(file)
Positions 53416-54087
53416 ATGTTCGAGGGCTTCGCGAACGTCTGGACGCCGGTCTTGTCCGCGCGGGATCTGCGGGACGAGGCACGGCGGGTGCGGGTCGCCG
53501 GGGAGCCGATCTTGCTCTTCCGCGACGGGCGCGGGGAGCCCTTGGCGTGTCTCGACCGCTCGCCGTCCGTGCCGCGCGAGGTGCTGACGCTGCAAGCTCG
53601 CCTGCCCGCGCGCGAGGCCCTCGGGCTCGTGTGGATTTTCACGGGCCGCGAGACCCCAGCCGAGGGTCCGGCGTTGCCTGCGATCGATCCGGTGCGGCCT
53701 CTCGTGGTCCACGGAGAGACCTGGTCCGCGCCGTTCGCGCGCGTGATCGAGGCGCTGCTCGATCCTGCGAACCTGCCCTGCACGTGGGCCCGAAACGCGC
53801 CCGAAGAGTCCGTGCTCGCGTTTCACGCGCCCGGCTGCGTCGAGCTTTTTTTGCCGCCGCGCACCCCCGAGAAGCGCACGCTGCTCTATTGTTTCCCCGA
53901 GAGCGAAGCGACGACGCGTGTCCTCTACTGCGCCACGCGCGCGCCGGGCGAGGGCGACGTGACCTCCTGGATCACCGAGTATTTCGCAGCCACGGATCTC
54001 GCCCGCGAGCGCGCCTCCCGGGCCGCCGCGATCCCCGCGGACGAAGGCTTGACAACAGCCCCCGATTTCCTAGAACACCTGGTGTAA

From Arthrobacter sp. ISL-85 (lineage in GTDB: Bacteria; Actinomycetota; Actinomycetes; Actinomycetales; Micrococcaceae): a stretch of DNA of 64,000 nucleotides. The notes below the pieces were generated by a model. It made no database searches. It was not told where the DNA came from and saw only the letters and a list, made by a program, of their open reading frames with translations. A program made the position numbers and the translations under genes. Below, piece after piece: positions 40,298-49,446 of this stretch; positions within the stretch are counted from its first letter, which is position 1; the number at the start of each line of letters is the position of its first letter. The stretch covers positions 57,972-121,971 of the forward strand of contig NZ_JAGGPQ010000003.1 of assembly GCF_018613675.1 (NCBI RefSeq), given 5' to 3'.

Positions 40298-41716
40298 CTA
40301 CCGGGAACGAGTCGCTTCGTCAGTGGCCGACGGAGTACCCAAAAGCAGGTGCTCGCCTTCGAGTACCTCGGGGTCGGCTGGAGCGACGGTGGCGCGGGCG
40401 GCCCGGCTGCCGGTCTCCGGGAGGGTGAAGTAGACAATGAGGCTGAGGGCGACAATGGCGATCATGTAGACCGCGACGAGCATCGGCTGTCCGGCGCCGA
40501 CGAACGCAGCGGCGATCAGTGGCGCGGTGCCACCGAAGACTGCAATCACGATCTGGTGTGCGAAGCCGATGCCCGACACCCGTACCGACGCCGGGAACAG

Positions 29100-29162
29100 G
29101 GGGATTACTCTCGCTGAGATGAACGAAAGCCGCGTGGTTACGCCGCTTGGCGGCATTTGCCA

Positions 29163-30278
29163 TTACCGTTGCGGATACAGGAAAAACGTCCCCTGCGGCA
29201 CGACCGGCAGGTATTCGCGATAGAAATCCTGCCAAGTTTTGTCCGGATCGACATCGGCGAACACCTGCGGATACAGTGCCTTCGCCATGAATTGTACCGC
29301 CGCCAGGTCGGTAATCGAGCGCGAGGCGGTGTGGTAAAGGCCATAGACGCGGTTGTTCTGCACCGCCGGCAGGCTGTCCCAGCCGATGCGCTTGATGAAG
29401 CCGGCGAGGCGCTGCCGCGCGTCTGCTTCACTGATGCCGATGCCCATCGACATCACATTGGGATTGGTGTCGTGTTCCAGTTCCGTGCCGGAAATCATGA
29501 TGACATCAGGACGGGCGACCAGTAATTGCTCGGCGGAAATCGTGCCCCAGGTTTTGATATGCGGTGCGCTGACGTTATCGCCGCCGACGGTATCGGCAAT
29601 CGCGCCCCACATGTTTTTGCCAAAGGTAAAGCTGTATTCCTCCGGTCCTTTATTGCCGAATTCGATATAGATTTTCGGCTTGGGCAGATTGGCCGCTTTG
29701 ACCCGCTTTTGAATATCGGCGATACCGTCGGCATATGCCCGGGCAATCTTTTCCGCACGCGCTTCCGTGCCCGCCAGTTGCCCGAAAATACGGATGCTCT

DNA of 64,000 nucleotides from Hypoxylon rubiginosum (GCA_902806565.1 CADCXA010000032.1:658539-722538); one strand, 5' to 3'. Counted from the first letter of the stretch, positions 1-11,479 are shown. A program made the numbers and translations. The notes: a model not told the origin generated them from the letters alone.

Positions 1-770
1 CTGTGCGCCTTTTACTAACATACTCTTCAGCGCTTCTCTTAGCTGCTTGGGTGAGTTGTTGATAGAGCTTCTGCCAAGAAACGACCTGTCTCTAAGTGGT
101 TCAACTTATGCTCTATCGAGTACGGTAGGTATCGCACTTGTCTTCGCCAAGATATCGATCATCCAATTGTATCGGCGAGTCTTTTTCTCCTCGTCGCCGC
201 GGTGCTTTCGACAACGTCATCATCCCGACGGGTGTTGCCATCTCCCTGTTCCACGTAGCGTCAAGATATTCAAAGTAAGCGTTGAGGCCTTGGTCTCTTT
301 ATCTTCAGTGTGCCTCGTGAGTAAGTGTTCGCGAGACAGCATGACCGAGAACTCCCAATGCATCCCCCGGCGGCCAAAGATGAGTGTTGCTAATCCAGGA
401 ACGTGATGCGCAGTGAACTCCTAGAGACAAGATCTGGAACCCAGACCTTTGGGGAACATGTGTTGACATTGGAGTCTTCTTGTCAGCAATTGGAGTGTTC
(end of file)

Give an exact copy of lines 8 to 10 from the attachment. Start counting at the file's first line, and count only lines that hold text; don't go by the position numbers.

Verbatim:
54001 GCCCGCGAGCGCGCCTCCCGGGCCGCCGCGATCCCCGCGGACGAAGGCTTGACAACAGCCCCCGATTTCCTAGAACACCTGGTGTAA

From Arthrobacter sp. ISL-85 (lineage in GTDB: Bacteria; Actinomycetota; Actinomycetes; Actinomycetales; Micrococcaceae): a stretch of DNA of 64,000 nucleotides. The notes below the pieces were generated by a model. It made no database searches. It was not told where the DNA came from and saw only the letters and a list, made by a program, of their open reading frames with translations. A program made the position numbers and the translations under genes. Below, piece after piece: positions 40,298-49,446 of this stretch; positions within the stretch are counted from its first letter, which is position 1; the number at the start of each line of letters is the position of its first letter. The stretch covers positions 57,972-121,971 of the forward strand of contig NZ_JAGGPQ010000003.1 of assembly GCF_018613675.1 (NCBI RefSeq), given 5' to 3'.

Positions 40298-41716